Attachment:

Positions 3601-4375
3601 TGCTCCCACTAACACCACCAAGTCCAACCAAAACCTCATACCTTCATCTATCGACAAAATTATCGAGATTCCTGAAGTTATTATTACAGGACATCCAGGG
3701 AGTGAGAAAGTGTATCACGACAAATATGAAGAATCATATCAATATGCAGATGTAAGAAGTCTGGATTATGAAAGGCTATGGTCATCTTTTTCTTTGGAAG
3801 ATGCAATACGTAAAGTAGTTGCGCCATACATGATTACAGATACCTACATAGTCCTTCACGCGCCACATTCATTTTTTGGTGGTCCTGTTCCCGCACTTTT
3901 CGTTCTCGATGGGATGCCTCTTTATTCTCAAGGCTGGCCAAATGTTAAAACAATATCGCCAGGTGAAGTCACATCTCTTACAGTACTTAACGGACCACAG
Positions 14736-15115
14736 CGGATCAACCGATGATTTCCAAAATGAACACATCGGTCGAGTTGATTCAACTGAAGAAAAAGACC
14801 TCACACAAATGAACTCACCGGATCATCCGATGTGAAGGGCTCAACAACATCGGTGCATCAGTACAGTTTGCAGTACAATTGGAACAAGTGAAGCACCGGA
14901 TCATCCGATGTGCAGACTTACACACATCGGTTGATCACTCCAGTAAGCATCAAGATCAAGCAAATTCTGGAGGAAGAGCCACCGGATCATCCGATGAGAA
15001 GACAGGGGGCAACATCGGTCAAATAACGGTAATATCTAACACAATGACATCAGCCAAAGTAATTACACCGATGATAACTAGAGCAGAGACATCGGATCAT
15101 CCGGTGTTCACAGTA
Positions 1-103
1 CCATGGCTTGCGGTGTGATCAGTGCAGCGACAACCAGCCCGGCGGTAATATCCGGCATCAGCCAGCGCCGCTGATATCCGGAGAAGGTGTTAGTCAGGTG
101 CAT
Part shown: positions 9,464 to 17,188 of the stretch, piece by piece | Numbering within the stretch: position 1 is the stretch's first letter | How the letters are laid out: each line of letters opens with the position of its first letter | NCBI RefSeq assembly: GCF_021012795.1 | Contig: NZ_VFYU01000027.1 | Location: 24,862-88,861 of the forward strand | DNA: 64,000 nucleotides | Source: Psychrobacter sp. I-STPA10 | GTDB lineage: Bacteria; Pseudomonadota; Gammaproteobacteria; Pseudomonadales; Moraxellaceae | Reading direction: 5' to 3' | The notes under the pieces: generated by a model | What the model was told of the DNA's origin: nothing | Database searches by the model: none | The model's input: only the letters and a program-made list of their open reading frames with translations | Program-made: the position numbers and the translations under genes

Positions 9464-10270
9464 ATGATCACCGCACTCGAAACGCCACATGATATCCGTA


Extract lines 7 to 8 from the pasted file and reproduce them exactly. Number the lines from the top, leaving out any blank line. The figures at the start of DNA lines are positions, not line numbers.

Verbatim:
14736 CGGATCAACCGATGATTTCCAAAATGAACACATCGGTCGAGTTGATTCAACTGAAGAAAAAGACC
14801 TCACACAAATGAACTCACCGGATCATCCGATGTGAAGGGCTCAACAACATCGGTGCATCAGTACAGTTTGCAGTACAATTGGAACAAGTGAAGCACCGGA